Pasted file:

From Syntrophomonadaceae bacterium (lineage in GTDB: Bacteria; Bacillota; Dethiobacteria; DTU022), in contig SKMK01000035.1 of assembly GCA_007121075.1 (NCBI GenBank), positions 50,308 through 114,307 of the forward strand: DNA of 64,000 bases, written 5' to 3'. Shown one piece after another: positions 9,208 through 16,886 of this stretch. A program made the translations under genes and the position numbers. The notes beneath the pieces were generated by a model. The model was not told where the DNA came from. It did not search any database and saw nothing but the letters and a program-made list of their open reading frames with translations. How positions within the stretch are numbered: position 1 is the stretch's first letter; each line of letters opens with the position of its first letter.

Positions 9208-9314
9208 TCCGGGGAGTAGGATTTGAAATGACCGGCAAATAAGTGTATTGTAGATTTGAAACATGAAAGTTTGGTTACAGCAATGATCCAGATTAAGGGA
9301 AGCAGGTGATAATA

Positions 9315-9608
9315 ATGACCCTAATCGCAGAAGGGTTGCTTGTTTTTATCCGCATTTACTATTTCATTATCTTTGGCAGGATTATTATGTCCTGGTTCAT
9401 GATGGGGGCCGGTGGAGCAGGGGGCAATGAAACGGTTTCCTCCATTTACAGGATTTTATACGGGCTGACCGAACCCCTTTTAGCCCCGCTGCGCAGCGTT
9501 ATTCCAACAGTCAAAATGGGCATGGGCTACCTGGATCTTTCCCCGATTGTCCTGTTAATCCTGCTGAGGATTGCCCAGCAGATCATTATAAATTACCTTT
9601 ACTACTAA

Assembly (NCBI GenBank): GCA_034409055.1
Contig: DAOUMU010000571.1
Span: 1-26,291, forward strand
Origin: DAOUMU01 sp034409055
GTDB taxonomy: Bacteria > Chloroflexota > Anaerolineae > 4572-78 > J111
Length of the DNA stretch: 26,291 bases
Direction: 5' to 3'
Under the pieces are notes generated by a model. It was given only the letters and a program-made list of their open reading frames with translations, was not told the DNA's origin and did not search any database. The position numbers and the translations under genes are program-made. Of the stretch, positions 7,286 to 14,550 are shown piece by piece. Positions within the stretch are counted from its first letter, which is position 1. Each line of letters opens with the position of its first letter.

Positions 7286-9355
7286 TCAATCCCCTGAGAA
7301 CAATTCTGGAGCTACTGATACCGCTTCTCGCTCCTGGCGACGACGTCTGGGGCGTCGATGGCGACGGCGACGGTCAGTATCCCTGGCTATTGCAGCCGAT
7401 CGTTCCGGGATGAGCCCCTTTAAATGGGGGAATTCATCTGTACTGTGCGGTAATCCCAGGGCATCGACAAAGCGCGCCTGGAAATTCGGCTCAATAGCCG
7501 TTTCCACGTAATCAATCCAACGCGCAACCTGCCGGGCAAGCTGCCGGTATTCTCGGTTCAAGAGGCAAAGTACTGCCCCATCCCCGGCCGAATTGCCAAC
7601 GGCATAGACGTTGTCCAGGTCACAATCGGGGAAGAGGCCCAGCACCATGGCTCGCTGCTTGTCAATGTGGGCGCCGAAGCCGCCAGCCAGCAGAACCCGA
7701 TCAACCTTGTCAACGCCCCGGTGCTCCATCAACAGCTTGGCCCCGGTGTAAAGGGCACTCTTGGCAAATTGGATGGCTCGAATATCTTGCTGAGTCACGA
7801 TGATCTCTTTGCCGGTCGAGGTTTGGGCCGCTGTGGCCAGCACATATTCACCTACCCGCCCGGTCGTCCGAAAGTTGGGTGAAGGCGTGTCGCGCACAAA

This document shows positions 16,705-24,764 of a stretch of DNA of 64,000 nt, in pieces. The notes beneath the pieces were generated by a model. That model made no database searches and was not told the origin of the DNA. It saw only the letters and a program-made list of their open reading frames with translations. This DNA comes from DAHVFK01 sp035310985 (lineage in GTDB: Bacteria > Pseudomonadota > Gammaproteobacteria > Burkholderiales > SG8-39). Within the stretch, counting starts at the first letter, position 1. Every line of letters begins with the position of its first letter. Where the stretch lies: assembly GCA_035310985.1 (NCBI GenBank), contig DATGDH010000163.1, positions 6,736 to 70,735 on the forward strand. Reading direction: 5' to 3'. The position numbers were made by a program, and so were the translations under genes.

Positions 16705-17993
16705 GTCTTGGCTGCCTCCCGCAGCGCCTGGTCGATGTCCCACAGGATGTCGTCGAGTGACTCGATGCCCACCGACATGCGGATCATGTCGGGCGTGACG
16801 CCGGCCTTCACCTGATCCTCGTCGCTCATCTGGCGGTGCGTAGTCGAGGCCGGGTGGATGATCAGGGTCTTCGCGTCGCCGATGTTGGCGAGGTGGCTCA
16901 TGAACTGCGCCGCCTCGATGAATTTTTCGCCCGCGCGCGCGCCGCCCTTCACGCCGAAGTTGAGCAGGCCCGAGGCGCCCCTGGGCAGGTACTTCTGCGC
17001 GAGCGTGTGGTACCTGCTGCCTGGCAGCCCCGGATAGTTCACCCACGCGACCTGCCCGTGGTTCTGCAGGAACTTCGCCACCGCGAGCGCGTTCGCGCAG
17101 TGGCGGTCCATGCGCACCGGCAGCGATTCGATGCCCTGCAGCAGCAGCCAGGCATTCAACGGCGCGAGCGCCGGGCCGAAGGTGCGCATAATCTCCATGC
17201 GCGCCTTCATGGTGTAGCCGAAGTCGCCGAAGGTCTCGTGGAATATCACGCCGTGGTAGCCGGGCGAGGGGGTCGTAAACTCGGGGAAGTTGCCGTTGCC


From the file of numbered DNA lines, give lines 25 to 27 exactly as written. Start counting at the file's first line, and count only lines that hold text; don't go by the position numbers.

7801 TGATCTCTTTGCCGGTCGAGGTTTGGGCCGCTGTGGCCAGCACATATTCACCTACCCGCCCGGTCGTCCGAAAGTTGGGTGAAGGCGTGTCGCGCACAAA

This document shows positions 16,705-24,764 of a stretch of DNA of 64,000 nt, in pieces. The notes beneath the pieces were generated by a model. That model made no database searches and was not told the origin of the DNA. It saw only the letters and a program-made list of their open reading frames with translations. This DNA comes from DAHVFK01 sp035310985 (lineage in GTDB: Bacteria > Pseudomonadota > Gammaproteobacteria > Burkholderiales > SG8-39). Within the stretch, counting starts at the first letter, position 1. Every line of letters begins with the position of its first letter. Where the stretch lies: assembly GCA_035310985.1 (NCBI GenBank), contig DATGDH010000163.1, positions 6,736 to 70,735 on the forward strand. Reading direction: 5' to 3'. The position numbers were made by a program, and so were the translations under genes.

Positions 16705-17993